Aleph were an Australian symphonic-rock band from Sydney that released the album Surface Tension on Atlantic in 1977. Alongside Chetarca, Sebastian Hardie, and Ragnarok, Aleph were front-runners in the antipodean response to the U.K. symphonic heavyweights of the era (Yes, Genesis, ELP, Camel).

Members: Mary Jane Carpenter (keyboards), Ron Carpenter (drums), David Froggatt (guitar), Mary Hansen (keyboards), Dave Highet (bass), Joe Walmsley (vocals)

Aleph formed in 1974 and were active in the Sydney area for nearly four years. Drummer Ron Carpenter played in an early incarnation of AC/DC but never recorded with the band. The other members of Aleph were fresh on the music scene.

In 1977, Aleph released their singular album Surface Tension on Atlantic (Australia). Side one features four songs, including “Banshee,” “Morning,” and “Man Who Fell.” The bulk of side two is taken by the epic “Mountaineer” (14:38). Prominent features of the music include the Squire-esque bass-lines of Dave Highet, the tight guitar interjections of David Froggatt, and the soaring vocals of Joe Walmsley. The album was produced by Paul Goodwin (Headband, Crossfire) and mixed by Kiwi engineer Wahanui Wynyard (The Bluestars, The Smoke, Buffalo, Finch).

Also in 1977, Aleph issued the non-album single “Little Games” (b/w “Of the Essence”).

Ron Carpenter notched technical credits on 1978–80 albums by First Light and the Takeaways. Highet appeared on a 1986 one-off EP with the pop combo Your Fanatics. Froggatt resurfaced a decade after Aleph as a writer/arranger for Jimmy Barnes and The 12th Man.

Surface Tension was reissued in 2001 by Korean archivists M2U and again in 2020 by UK specialists ProgRiver.



1 thought on “Aleph

  1. Revisiting Surface Tension this morning, my original ruby/amethyst rankings of the tracks holds firm. Sound-wise, Aleph’s most frontal traits are the crisp bass work and piano runs, in addition to the Colin Carter-esque vocals. However, a closer listen to the lengthy “Mountaineer” reveals sensitive appropriations of all instruments involved — measured drum fills; oozing synths and Mellotron backdrops during the pastoral mid-section; alternately lyrical/filigree-laden guitar lines throughout. The highlights of the album are the intensified third section of the aforementioned epic (8:40-mark onward) as well as the opening “Banshee” and the taut, angular “Morning.”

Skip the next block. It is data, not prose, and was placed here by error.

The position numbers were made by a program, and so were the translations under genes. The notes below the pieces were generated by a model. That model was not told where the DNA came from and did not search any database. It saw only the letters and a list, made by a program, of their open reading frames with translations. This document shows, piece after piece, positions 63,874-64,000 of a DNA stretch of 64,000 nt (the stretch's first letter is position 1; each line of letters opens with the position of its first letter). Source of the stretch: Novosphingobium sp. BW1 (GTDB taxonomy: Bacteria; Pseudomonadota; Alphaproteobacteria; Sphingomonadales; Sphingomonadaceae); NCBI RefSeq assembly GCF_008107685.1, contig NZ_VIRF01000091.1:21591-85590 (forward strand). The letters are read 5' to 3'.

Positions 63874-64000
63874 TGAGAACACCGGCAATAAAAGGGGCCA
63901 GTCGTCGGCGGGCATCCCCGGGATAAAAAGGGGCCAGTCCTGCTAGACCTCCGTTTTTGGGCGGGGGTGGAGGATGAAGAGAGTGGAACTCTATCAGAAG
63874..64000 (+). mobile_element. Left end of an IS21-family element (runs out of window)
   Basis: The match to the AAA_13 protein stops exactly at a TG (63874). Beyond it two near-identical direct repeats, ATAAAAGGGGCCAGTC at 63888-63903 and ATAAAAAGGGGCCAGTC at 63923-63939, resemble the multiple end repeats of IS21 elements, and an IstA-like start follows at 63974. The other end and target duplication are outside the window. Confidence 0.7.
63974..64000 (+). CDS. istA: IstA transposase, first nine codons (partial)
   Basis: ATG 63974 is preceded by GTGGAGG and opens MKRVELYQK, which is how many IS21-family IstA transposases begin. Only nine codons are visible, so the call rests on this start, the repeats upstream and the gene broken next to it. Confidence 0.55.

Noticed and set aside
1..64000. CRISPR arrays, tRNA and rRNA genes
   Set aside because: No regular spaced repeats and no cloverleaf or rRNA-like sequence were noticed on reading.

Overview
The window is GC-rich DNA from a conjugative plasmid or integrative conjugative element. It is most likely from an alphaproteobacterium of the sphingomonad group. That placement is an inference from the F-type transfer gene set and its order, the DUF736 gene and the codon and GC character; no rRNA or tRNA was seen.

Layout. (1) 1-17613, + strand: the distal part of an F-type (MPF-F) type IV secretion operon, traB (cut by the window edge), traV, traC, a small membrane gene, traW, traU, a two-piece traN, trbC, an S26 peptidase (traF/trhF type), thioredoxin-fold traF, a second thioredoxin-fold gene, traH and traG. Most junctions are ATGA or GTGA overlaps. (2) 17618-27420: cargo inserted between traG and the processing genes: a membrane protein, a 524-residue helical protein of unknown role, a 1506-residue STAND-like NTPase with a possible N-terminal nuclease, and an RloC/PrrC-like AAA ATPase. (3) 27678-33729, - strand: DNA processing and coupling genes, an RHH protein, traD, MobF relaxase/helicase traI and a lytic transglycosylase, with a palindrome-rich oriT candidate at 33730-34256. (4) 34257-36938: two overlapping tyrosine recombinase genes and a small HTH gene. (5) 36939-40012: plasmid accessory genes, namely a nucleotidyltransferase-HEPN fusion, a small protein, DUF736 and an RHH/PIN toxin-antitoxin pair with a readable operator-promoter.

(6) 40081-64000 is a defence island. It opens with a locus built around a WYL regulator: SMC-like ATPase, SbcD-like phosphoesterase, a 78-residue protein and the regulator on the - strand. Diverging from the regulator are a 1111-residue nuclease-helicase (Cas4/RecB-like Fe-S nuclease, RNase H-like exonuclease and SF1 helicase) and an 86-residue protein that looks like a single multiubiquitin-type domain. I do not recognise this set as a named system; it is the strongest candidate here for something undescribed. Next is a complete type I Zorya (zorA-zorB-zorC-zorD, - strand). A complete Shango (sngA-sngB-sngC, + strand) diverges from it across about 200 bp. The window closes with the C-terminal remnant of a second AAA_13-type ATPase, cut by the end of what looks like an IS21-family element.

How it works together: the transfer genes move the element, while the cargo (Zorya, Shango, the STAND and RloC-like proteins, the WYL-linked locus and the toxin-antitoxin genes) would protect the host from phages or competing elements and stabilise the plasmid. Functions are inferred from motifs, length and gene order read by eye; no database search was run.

Comparisons to fellow Oceanic symphonic bands (Sebastian Hardie, Chetarca, early Dragon, et al.) are irrelevant, though I do hear a melodic overlap between a lyrical refrain in “Banshee” and Sherbet’s concurrent “Still In Love With You,” which could only be a coincidence.

    Of the purples, “Man Who Fell” ropes in a straighter hard rock influence, with blocky Hammond chords that recall the earlier ’70s. I can see why this would be the standout to some listeners. I remain rather unmoved by “Heaven’s Archaepelago,” which works pastoral territory without much thematic development — one of those tracks that lingers in intro-land for the bulk of its length.

    Due to the closing track’s intriguing title, I tried to pay closer attention to the lyrics on that number, but couldn’t decipher much; perhaps the primary consequence of the emotive yet high-pitched vocals — an admittedly acquired taste for some listeners.

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